Sunday, November 02, 2008

Tools of the Trade

In the software engineering world we throw around a phrase, "You can't improve a process you can't measure" and in NLP we say "If you don't know where you are going, how do you know when you've gotten there?"

Leigh Peele of "The Fat Loss Troubleshooter" posted a fantastic article entitled "The Reality of Calories" which included a video that very graphically illustrates the point:

So what tools do I use to measure and keep track of my processes? As the video showed, a digital scale is essential. If you spend any time whatsoever logging food, you will notice that there is very little consistency in how portions are measured, if you are trying to use the English system. However almost every food label will show the serving size in grams, which is more accurate anyway. Spending a week or two measuring portions to the gram can be a very educational experience.

As far as software/online tools go, I have 3 sites I consider indispensable:

Physics Diet

Regular readers have seen me talk about this site before so I won't go into a lot of detail. Essentially, you enter a weight (and optionally other data like body fat, exercise calories, etc.) and it shows you over time what your weight is doing as well as averages your weight to help smooth out the panic over those day-to-day fluctuations we all have. The site will also use this data to show surplus or deficit calories for a given time period. This is an extremely important function because all intake and expenditure numbers are estimates and one never knows how accurate the estimates are until they have a few weeks of data.


TheDailyPlate is a nutrition tracking site. If you read my post on figuring nutritional requirements, you understand how important it is to track the macro nutrients as well as calories. TheDailyPlate makes this process easy by having a very extensive database of foods, including the ability to search other user-contributed foods. Users also have the ability to create "meals" - a combination of foods eaten regularly such as bacon and eggs for breakfast.

TheDailyPlate will also track calories burned from exercise and automatically subtract those from amount consumed. It includes the ability to set calorie goals and track weight over time as well.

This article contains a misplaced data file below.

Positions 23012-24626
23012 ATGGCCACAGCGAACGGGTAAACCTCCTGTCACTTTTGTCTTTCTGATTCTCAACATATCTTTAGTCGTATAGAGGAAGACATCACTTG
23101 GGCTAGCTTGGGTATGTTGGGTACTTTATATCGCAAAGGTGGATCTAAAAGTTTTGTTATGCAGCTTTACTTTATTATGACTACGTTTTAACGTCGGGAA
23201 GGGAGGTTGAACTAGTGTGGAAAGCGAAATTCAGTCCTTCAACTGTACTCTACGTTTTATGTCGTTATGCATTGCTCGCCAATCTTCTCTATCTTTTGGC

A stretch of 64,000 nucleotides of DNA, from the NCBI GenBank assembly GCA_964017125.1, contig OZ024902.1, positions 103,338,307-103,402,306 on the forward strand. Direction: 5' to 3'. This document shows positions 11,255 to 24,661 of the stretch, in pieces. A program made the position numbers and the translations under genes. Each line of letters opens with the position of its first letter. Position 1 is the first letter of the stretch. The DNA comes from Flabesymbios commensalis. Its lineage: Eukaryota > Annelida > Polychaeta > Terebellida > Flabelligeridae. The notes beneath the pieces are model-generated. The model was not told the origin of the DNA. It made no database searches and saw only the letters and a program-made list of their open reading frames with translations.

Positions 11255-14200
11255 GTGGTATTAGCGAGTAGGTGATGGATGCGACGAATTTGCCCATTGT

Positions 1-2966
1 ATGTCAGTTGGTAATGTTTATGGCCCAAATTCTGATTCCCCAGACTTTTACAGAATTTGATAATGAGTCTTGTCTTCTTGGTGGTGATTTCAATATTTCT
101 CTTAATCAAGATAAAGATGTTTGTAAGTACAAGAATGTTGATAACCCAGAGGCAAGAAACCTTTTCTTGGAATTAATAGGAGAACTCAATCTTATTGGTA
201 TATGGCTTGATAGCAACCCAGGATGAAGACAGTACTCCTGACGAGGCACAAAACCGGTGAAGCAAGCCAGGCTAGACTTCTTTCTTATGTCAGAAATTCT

One very nice feature is the pie graph showing calories consumed that day. For those of us that are strongly visual-oriented it is a great way to see at a glance how the intake has been so far.


I was looking around for an easy to use workout log to take with me to the gym and happened to see this site mentioned for online logging on a bodybuilding forum. Aside from a well-designed printable log, the site has some nice features. When designing a workout, one has the ability to choose from a decent array of exercises, either cardio or strength, with the strength broken down by body part. There is the option to completely create your own workout or you can "join" workouts created by others. I saw a decent mix of upper/lower splits, Rippetoe's beginner workouts, 5x5s, etc.

Each exercise is either described well or has a video and as you progress you can look at total reps performed over time, total weight lifted or max weight lifted as a measure of checking progress from workout to workout.

Both TheDailyPlate and Gyminee have a lot of "social networking" options such as chats, blogs, forums, etc. Gyminee also will track weight and nutrition however I have not tried the nutrition feature yet.

As the diet and fitness industry continues to take greater advantage of the internet and online interaction, more and more tools become available to help us in our quest to ride that century or push the iron. I hope some of you will take advantage of these tools to realize your own goals.

1 comment:

Maarburg said...

Nice... all spelled out.. .. too bad there's not one site that does the job of those three. (hint hint)